Environmental Review Toolkit
Water, Wetlands, and Wildlife

Florida: The Coastal Roadway Environmentally Sensitive Lighting Initiative

The Coastal Roadway Environmentally Sensitive Lighting Initiative, a long-term initiative championed by the Florida Department of Transportation (FDOT), incorporates years of research to develop roadway lighting designs that reduce or eliminate impacts to sea turtles and their nesting areas in coastal locations. As roadway lighting often interferes with sea turtle nesting grounds, photopollution can severely harm the breeding success of this species. As part of the initiative, FDOT supports projects, studies, and design research to mitigate the impacts of artificial lighting structures on sea turtles and their nesting sites.

Sea turtle nesting and hatching activities usually occur at night. In areas impacted by roadway lighting and other urban development, hatchlings can become disoriented and move toward inland lights instead of toward the ocean. As hatchlings instinctively move toward the brightest areas on the horizon anticipating to find open water, artificial lighting misguides and disorients them. This lure often results in predation, dehydration, or death.

FDOT has worked continuously since 2000 to support alternative methods of roadway lighting design to support sea turtle nesting and hatching. Representatives from the agency frequently participate in conferences, contribute to studies, and research new measures. An embedded roadway lighting design implemented by FDOT in 2001 along State Road A1A (SR A1A) in Boca Raton, Florida, demonstrated significant success and later led to additional applications of the design along further portions of the route. The embedded roadway lighting system was awarded the Engineering Excellence Award by the Florida Institute of Consulting Engineers, and the American Council of Engineering Companies. Another component of the lighting initiative was a street light retrofit in Broward County, Florida, in which FDOT retrofitted existing lighting structures rather than replacing them. This cost-effective strategy earned FDOT recognition from the State of Florida Prudential-Davis Productivity Awards Program.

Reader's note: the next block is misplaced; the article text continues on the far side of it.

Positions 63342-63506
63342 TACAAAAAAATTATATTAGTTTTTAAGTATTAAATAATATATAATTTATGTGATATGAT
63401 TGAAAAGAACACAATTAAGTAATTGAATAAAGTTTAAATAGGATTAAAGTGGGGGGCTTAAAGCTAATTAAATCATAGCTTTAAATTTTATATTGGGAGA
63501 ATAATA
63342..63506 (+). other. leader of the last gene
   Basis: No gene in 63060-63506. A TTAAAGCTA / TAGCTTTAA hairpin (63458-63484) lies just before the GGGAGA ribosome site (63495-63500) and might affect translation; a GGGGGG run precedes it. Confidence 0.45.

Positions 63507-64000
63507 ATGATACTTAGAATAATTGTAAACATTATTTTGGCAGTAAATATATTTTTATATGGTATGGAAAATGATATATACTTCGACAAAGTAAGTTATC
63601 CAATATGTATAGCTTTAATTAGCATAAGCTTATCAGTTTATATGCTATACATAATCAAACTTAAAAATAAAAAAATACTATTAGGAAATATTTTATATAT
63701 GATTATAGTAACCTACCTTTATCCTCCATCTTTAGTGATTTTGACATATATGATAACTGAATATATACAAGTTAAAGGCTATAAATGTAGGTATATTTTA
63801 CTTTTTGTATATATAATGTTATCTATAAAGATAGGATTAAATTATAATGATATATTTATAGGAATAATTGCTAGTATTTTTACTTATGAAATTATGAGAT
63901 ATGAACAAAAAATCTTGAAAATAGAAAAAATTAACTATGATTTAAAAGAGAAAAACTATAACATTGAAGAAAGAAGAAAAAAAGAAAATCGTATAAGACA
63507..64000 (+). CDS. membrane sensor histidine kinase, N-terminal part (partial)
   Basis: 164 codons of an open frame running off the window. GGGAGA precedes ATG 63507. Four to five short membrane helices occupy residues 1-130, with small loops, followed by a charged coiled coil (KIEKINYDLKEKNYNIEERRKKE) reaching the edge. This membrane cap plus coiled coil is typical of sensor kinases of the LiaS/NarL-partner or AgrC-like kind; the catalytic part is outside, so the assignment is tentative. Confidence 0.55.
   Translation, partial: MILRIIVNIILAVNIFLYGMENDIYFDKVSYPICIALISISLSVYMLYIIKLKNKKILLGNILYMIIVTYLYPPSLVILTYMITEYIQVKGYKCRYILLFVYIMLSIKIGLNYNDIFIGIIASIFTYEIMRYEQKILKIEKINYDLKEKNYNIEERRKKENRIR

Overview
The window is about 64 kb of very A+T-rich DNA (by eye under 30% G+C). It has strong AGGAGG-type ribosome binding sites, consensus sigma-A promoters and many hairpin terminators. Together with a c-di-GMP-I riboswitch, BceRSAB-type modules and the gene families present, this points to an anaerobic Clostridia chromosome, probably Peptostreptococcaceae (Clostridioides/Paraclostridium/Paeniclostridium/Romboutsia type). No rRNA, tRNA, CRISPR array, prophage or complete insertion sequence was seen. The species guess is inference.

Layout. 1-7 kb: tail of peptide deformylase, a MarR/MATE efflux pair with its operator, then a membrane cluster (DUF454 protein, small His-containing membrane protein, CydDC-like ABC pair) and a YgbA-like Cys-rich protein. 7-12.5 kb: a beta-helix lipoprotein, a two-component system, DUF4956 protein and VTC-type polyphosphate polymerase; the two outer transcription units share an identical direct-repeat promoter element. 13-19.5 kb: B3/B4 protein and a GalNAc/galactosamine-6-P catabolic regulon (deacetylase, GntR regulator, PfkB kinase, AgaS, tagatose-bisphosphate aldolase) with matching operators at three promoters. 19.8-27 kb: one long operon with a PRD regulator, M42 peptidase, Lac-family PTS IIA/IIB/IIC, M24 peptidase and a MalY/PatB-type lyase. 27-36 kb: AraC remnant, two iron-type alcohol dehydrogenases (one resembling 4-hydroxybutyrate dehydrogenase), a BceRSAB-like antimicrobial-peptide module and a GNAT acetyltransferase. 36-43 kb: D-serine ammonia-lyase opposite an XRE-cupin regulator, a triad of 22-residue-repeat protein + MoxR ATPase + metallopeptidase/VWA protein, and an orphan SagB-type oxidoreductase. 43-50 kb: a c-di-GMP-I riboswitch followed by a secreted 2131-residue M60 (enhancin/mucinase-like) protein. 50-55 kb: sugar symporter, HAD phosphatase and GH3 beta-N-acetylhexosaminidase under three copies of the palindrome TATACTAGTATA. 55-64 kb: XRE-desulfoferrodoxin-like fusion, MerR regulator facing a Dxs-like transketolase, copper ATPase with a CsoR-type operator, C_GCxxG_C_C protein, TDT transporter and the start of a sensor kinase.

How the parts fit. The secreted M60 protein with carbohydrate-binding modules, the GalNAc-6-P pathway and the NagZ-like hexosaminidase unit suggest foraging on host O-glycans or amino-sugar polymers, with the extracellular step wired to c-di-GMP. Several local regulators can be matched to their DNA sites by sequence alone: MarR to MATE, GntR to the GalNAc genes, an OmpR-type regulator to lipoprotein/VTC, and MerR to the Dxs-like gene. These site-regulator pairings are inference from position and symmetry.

FDOT continues to support roadway lighting design initiatives. The agency recently completed a technical report that details lighting design standards for roads close to ecologically-sensitive areas. Additionally, FDOT prepared a complementary guidebook to promote public understanding of the impacts artificial lighting can have on sea turtle nesting beaches and other light-sensitive habitats.

For more information, contact Ann Broadwell, Florida Department of Transportation – District 4, at Ann.Broadwell@dot.state.fl.us.

Photograph of the 2008 Broward County, Florida Sea Turtle Friendly Lighting Team standing below a large 'Turtle Nesting Beach | SR A1A | Street Lights Off/Reduced | Mar thru Oct | Sea Turtle Hotline | 954-328-0580' caution sign on a sunny day

Figure 1: FDOT's team has long supported sea turtle-friendly lighting initiatives.
Source: Florida Department of Transportation

Photograph at night of a highway with illuminated embedded roadway lighting and a 'Sea Turtle Area Lighting Project; Next 1/2 Mile' caution sign on the right highway shoulder

Figure 2: Embedded roadway lighting in Boca Raton, FL.
Source: Florida Department of Transportation

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